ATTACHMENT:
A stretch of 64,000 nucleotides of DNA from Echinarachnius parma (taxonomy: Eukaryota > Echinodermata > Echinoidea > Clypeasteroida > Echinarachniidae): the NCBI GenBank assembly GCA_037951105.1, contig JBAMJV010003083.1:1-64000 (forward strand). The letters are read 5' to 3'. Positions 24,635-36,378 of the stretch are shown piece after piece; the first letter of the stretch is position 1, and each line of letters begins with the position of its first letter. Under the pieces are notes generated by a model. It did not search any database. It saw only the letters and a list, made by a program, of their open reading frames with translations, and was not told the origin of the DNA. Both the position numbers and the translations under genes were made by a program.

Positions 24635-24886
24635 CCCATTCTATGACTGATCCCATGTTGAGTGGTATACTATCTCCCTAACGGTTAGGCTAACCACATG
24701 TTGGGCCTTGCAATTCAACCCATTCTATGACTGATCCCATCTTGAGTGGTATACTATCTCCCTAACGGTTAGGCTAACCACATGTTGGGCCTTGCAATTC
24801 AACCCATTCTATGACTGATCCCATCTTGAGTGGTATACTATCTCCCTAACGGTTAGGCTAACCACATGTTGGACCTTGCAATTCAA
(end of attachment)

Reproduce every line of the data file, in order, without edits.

A stretch of 64,000 nucleotides of DNA from Echinarachnius parma (taxonomy: Eukaryota > Echinodermata > Echinoidea > Clypeasteroida > Echinarachniidae): the NCBI GenBank assembly GCA_037951105.1, contig JBAMJV010003083.1:1-64000 (forward strand). The letters are read 5' to 3'. Positions 24,635-36,378 of the stretch are shown piece after piece; the first letter of the stretch is position 1, and each line of letters begins with the position of its first letter. Under the pieces are notes generated by a model. It did not search any database. It saw only the letters and a list, made by a program, of their open reading frames with translations, and was not told the origin of the DNA. Both the position numbers and the translations under genes were made by a program.

Positions 24635-24886
24635 CCCATTCTATGACTGATCCCATGTTGAGTGGTATACTATCTCCCTAACGGTTAGGCTAACCACATG
24701 TTGGGCCTTGCAATTCAACCCATTCTATGACTGATCCCATCTTGAGTGGTATACTATCTCCCTAACGGTTAGGCTAACCACATGTTGGGCCTTGCAATTC
24801 AACCCATTCTATGACTGATCCCATCTTGAGTGGTATACTATCTCCCTAACGGTTAGGCTAACCACATGTTGGACCTTGCAATTCAA